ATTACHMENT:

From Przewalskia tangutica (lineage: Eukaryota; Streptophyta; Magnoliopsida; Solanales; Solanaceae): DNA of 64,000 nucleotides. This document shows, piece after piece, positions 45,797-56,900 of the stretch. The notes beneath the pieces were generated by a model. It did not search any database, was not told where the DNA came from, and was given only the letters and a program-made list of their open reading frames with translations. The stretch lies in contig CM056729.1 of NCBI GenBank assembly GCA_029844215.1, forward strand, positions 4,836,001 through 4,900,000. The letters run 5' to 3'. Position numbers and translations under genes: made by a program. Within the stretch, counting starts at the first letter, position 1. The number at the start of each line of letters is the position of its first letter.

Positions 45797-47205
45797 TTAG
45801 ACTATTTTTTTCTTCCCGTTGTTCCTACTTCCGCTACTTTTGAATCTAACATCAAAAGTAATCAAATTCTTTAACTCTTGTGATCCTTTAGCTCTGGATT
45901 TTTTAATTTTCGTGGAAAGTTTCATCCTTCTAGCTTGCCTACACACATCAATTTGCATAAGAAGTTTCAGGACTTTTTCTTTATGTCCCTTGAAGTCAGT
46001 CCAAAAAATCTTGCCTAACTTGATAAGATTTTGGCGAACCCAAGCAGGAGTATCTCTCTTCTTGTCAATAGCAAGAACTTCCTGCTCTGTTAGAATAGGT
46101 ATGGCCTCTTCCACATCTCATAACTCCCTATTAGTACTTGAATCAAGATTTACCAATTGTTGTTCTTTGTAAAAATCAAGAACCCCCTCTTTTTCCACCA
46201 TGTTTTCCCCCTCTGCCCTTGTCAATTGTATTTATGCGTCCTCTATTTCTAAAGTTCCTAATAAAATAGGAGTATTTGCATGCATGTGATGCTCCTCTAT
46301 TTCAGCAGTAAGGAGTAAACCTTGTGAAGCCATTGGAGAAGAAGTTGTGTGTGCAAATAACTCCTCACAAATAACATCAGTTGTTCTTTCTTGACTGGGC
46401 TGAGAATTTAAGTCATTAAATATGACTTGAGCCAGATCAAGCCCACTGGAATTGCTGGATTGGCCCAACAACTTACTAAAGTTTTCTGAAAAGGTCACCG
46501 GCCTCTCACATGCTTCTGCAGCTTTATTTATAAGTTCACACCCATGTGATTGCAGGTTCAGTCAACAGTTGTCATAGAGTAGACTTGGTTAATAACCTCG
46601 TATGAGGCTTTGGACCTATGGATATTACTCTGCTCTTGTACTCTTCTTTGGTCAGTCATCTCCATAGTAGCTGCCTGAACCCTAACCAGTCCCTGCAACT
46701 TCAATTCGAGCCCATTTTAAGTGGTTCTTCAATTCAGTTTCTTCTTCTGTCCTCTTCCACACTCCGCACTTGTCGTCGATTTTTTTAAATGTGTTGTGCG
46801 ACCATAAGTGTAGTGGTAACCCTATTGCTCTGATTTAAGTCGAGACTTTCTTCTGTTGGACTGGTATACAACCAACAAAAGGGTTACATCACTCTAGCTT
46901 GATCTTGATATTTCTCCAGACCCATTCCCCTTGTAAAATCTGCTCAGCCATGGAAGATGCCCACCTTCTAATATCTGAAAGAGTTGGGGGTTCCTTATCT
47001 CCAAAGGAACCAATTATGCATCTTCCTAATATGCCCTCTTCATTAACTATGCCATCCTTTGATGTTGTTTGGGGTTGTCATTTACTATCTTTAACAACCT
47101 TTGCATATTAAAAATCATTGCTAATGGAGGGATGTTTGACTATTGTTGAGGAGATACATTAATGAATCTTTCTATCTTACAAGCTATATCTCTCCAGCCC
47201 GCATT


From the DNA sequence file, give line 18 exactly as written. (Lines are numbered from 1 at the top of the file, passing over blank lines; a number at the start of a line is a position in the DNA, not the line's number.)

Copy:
47201 GCATT